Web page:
PODCAST: To hear about the time Zimmerman got to play a guitar Kurt Cobain once played-and which legendary chef has a painting of himself in the kitchen-listen to the rest of the interview by clicking on the Podcast above.(00.47:04)
MN: Were you a food guy growing up?
AZ: When I was six, I’d pick the weirdest stuff on the menu: “Oh, snails? I’ll have that.” My first restaurant job was a horrifically foul restaurant on the Jersey shore called The Lobsterman. It was hot and unpleasant and people were rude. I found it amusing.
MN: Is it true you got tangled up with the Mob?
AZ: Whether they were connected was hard to say. But I was the chef at their restaurant, and they would say, “If you have any trouble with the police, let us know. We have some friends who could fix that.” Oh, OK. I’m going to run out the back and leave now. Permanently.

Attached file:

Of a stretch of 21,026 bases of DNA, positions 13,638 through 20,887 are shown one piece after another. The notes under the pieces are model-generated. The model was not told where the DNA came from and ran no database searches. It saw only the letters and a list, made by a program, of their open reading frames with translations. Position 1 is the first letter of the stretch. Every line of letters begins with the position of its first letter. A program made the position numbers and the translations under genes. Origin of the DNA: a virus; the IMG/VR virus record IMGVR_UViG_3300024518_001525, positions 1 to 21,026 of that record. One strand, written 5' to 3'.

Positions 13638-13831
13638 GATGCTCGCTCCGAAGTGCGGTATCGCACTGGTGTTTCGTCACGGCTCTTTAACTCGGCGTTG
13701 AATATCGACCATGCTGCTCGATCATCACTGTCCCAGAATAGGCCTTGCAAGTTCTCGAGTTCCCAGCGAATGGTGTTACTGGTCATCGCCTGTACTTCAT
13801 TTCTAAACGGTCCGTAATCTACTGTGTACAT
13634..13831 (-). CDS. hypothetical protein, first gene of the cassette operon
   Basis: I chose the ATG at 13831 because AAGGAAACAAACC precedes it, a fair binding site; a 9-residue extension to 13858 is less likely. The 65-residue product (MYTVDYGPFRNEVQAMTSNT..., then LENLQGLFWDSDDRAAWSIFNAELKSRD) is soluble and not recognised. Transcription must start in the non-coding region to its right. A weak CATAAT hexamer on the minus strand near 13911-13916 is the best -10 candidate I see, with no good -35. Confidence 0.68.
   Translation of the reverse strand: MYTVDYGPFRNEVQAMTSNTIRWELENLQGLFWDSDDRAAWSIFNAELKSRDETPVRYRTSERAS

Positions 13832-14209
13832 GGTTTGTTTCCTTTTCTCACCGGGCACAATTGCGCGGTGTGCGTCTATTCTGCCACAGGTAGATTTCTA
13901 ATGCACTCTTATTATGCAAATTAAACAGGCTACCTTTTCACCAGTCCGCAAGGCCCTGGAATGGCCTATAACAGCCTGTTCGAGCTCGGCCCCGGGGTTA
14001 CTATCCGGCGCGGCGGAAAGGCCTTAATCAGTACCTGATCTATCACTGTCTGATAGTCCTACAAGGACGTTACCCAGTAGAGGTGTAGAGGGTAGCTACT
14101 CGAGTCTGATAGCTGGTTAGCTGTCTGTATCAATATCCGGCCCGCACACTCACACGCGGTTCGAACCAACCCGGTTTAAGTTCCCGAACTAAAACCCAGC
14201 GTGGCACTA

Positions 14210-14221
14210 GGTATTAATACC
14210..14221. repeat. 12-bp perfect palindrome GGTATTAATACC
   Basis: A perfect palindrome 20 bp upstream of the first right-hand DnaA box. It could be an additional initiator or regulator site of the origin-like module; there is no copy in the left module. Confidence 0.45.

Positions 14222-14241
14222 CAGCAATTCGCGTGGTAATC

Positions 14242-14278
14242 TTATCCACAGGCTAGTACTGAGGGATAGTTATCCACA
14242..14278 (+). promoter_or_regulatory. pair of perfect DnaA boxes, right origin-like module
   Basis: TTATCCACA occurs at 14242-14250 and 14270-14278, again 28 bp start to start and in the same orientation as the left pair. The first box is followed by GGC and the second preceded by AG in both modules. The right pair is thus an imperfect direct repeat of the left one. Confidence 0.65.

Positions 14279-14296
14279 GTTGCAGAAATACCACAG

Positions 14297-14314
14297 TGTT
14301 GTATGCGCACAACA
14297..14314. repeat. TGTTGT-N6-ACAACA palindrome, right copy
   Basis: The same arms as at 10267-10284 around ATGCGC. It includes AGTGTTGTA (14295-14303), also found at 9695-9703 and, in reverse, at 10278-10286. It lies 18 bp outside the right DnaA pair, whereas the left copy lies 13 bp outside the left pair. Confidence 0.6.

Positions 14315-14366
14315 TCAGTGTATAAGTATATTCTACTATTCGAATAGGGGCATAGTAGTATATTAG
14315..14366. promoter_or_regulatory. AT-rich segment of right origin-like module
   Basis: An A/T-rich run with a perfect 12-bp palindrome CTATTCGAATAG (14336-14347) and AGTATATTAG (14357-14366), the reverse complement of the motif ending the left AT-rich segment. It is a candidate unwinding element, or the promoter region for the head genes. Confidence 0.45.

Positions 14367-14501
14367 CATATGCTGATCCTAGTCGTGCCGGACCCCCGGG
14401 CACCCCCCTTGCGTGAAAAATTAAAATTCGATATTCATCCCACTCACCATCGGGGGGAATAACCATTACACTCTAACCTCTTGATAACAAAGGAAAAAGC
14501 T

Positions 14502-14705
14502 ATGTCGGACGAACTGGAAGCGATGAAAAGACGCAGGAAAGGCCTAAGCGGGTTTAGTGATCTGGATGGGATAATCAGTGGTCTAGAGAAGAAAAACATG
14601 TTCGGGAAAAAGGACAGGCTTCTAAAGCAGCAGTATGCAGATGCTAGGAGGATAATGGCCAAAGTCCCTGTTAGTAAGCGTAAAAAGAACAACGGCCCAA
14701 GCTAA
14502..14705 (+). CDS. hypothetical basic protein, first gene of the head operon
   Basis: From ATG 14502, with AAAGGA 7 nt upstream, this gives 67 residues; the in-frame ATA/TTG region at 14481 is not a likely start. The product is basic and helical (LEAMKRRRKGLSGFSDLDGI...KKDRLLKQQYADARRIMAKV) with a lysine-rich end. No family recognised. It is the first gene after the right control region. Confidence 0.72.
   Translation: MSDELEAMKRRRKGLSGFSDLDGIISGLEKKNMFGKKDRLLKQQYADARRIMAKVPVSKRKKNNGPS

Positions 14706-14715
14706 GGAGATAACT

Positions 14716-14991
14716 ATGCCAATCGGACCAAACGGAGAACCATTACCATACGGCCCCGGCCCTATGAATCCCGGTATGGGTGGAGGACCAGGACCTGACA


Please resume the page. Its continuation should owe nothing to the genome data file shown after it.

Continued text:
MN: Is your wife a tough critic at home?
AZ: Sometimes when I’m not trying to be impressive in the kitchen, she’ll say, “I don’t know if that’s the best risotto you’ve ever made.” Darling, I love you, but I wasn’t trying to make the best risotto ever; I was just trying to make us dinner.
MN: You’re a musician. What was the height of your rock success?
AZ: In 1989, my band, The Original Celebrated Curiously Strong Peppermints, represented the U.S. at a pop festival in Japan. We played for 10,000 people. I was 18 and got treated like I was in the Rolling Stones for a week.
MN: What’s your take on this small-plates trend?
AZ: Is it something people want, or is it something that we in the industry have created and told them they want? I don’t know. But it’s like saying, “Here’s a bunch of stuff: Put your own tasting menu together.” And that I really like, because I’m a food nerd.
Photograph: Audrey ChoEdit Module